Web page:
Sunday, March 31, 2013

An Editor's Life

People who buy books, not counting useful how-to-do-it books, are of two kinds. There are those who buy because they love books and what they can get from them, and those to whom books are one form of entertainment among several. The first group, which is by far the smaller, will go on reading, if not for ever, then for as long as one can foresee. The second group has to be courted. It is the second which makes the best-seller, impelled thereto by the buzz that a particular book is really something special; and it also makes publishers’ headaches, because it has become more and more resistant to courting.’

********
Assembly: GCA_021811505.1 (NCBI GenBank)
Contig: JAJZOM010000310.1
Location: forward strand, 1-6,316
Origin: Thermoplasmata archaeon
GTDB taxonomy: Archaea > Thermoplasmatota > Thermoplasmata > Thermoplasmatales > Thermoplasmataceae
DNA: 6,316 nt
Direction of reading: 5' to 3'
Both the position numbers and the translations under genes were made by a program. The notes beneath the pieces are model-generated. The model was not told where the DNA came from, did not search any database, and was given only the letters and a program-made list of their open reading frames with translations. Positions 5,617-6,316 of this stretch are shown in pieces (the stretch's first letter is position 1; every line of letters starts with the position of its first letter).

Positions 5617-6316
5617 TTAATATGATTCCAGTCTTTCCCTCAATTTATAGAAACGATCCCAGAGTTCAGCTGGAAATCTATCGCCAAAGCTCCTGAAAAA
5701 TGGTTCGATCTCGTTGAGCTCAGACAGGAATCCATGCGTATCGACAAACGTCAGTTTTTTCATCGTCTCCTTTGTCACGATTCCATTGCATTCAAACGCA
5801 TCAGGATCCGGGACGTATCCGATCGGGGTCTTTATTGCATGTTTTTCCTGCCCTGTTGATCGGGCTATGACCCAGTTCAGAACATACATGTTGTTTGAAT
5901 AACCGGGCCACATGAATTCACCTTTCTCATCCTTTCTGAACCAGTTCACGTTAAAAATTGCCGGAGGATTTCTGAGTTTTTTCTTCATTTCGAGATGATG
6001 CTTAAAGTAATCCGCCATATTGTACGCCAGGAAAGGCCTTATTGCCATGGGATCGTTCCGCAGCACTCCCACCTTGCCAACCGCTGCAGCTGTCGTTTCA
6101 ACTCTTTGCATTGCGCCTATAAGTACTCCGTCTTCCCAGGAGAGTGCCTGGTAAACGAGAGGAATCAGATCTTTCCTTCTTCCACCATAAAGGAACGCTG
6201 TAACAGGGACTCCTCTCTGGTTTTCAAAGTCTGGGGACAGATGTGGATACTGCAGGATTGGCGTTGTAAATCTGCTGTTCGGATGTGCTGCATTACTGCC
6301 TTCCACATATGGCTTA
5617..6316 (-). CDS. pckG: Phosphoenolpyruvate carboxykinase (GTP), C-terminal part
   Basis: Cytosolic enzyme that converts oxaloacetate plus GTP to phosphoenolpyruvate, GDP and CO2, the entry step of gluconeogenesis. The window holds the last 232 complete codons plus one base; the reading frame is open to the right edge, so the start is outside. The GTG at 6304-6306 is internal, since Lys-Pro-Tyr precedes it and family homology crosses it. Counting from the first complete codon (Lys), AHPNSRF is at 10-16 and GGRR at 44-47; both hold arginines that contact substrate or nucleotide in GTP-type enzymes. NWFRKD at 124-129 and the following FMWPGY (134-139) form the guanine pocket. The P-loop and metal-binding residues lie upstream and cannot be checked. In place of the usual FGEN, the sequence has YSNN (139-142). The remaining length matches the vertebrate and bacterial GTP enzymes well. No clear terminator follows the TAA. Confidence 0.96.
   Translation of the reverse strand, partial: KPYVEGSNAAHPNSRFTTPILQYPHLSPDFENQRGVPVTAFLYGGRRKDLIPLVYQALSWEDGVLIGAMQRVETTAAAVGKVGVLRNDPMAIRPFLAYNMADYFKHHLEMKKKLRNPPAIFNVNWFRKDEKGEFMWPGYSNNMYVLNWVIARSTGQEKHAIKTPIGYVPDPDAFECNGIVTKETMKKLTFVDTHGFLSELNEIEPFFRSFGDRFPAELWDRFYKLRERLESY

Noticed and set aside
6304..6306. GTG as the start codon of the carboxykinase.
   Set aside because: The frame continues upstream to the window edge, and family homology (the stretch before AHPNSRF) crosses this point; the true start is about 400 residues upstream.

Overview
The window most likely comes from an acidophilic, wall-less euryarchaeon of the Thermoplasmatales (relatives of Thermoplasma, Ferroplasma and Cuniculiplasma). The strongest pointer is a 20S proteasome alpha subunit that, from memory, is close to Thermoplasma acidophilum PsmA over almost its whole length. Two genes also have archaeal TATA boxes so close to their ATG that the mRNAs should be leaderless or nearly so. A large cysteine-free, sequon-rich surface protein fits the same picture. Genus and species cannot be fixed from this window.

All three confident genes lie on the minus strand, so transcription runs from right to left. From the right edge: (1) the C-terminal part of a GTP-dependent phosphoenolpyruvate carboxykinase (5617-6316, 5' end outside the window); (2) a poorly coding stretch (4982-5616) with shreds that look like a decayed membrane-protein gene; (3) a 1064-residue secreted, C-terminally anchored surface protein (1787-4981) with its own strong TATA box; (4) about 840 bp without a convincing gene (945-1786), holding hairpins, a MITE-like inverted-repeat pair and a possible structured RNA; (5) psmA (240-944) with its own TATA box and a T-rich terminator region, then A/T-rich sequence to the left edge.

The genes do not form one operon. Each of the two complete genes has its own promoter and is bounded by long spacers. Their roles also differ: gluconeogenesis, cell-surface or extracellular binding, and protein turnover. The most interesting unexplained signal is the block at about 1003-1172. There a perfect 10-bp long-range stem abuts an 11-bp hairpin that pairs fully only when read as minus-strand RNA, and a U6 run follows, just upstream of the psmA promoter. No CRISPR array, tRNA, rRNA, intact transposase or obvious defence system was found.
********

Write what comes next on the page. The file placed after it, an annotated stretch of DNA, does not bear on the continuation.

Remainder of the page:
Stet; An Editor's Life, Diana Athill’s memoir of fifty years as an editor of André Deutsch publishing is written in a deceptively simple style, as if the author were chatting to the reader over a cup of tea. Or at least, Athill has the gift of cutting through the complicated tangle to the simple heart of the issues that publishers face. Her insights seem perfectly applicable to the current market as to the heyday of publishing, the sixties to the eighties, when she was in the thick of it all. Athill began working in publishing after the war. She had met André Deutsch and had a brief affair with him that left them as friends and life-long colleagues. She was with him through two firms, the first being, of course, the one that Deutsch made the most naïve mistakes with, as a man whose hunger for publishing good books far outstripped his shrewd intelligence for business. Like most entrepreneurs, Deutsch had terrific energy but erratic aim for it, not to mention an inability to admit it when he was wrong. But the second time round he had more money and more experience; André Deutsch the company was born and became one of the major literary houses, publishing such luminaries as Jean Rhys, V. S. Naipaul, Norman Mailer, Jack Kerouac, Philip Roth, Mavis Gallant, Stevie Smith, Elizabeth Jennings, Laurie Lee, Molly Keane and Gitta Sereny, until old age, battle fatigue and changing times brought about its downfall. As Athill pithily describes it: ‘Although André’s chief instrument for office management was always, from 1946 to 1984, the threatening of Doom, he was slow to recognize its actual coming.’ I have to wonder how many publishers that description applies to in the current climate?